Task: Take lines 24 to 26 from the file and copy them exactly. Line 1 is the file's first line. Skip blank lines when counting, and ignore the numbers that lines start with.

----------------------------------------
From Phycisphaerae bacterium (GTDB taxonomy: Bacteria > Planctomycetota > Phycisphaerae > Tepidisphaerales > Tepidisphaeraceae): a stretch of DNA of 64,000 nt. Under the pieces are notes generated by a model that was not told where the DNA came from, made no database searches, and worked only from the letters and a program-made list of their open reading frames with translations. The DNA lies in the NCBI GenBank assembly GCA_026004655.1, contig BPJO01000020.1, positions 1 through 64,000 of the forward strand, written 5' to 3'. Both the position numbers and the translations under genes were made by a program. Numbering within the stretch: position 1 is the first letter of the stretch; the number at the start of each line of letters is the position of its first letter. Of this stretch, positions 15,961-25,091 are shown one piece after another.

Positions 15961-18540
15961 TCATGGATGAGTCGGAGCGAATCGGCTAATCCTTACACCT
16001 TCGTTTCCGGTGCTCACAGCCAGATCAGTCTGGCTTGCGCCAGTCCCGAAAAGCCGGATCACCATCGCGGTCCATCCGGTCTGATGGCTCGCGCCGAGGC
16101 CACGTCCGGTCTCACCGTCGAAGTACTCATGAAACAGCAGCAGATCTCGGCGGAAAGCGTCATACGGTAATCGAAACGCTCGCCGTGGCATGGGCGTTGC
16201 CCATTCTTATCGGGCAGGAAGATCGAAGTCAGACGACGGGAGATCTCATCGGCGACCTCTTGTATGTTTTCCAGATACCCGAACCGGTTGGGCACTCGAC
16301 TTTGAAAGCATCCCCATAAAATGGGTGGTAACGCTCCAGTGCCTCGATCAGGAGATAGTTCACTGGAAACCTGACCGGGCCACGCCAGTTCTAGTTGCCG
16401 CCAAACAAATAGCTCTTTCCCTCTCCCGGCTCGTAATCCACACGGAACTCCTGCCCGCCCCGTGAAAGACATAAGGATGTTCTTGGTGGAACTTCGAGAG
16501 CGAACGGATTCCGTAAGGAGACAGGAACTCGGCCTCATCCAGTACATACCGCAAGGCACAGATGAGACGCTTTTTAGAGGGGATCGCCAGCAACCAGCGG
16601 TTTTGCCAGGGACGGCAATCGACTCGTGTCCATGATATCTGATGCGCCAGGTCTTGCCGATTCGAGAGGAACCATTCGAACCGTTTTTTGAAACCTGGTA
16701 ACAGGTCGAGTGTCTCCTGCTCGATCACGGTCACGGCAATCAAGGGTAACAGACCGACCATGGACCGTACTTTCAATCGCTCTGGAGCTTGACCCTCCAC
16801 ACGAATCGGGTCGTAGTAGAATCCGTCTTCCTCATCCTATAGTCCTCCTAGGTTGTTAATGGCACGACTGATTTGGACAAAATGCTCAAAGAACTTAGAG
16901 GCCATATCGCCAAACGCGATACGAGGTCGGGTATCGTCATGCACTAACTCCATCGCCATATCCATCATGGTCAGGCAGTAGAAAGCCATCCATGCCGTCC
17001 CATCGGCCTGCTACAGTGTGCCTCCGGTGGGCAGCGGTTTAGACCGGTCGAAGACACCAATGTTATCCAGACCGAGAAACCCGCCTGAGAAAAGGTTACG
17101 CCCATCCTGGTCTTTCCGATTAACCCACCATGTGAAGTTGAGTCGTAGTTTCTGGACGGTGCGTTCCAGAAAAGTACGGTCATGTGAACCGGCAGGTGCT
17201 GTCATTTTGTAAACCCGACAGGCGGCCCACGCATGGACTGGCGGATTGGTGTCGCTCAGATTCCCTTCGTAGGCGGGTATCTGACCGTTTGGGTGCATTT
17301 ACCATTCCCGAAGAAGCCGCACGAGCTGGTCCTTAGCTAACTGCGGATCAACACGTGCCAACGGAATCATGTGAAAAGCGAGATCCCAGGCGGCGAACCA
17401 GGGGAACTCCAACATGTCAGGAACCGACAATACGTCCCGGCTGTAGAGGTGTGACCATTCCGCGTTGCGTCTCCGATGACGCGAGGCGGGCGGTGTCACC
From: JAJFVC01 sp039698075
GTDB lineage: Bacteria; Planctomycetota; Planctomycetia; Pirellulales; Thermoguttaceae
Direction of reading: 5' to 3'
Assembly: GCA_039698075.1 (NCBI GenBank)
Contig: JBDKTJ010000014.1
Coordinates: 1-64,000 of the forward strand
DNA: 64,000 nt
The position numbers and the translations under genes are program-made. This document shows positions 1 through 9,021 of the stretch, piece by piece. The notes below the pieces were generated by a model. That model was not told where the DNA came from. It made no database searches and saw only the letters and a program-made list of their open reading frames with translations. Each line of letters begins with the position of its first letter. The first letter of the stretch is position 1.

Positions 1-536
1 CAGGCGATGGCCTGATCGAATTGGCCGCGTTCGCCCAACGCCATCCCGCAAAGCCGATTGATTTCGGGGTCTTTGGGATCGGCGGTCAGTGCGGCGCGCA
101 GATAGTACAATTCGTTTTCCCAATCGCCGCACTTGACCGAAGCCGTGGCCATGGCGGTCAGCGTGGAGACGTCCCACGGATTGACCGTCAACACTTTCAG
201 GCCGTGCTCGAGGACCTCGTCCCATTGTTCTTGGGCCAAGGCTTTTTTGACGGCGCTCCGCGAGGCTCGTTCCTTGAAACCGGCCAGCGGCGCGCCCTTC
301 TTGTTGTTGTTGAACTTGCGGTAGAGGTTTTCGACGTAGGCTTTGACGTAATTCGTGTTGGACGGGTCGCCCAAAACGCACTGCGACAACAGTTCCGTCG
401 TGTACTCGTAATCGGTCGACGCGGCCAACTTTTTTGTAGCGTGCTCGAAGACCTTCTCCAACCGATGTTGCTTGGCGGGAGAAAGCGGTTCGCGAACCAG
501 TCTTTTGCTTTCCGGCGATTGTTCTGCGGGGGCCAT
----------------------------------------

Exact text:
Coordinates: 1-64,000 of the forward strand
DNA: 64,000 nt
The position numbers and the translations under genes are program-made. This document shows positions 1 through 9,021 of the stretch, piece by piece. The notes below the pieces were generated by a model. That model was not told where the DNA came from. It made no database searches and saw only the letters and a program-made list of their open reading frames with translations. Each line of letters begins with the position of its first letter. The first letter of the stretch is position 1.